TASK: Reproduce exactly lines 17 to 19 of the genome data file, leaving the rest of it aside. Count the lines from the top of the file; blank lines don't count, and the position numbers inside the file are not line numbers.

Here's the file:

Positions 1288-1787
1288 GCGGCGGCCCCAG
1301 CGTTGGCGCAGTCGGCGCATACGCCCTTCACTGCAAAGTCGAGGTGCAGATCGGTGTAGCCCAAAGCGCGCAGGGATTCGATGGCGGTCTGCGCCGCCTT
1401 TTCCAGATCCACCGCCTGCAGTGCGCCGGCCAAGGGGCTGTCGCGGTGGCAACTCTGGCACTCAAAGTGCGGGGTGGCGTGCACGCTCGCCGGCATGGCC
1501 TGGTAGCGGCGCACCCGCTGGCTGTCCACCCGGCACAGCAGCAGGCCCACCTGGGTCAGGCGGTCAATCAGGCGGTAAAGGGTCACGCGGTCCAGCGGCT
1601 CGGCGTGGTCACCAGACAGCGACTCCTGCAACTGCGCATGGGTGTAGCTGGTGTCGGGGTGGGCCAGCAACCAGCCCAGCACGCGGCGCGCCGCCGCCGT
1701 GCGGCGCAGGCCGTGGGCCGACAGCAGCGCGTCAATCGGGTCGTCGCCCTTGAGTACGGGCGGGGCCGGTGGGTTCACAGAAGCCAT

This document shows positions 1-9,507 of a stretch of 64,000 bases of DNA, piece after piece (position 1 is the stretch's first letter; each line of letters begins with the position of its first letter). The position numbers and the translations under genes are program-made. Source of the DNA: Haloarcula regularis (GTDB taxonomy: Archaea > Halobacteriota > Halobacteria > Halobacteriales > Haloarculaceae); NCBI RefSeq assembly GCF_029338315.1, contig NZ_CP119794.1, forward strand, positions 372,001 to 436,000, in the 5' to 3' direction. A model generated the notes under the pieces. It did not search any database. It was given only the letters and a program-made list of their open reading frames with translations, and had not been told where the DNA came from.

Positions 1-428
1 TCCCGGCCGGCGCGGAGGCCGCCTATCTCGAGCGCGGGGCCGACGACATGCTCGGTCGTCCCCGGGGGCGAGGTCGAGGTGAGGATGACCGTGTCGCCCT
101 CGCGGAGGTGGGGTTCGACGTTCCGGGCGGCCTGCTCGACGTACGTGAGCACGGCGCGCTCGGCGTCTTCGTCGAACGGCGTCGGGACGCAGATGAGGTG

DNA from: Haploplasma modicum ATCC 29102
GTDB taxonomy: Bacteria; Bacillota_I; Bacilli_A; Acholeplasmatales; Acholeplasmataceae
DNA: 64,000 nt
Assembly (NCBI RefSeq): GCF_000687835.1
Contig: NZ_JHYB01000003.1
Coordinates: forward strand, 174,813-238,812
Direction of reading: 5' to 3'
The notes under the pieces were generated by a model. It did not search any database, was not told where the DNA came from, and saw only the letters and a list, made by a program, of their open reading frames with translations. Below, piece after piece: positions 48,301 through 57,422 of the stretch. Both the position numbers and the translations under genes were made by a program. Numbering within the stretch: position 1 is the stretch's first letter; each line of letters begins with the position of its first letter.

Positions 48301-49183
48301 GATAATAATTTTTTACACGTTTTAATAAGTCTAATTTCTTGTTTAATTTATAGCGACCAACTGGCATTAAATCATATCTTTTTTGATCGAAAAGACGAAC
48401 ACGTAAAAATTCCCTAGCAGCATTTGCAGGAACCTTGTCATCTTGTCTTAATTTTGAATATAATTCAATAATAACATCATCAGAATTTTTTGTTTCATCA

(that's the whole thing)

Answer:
Coordinates: forward strand, 174,813-238,812
Direction of reading: 5' to 3'
The notes under the pieces were generated by a model. It did not search any database, was not told where the DNA came from, and saw only the letters and a list, made by a program, of their open reading frames with translations. Below, piece after piece: positions 48,301 through 57,422 of the stretch. Both the position numbers and the translations under genes were made by a program. Numbering within the stretch: position 1 is the stretch's first letter; each line of letters begins with the position of its first letter.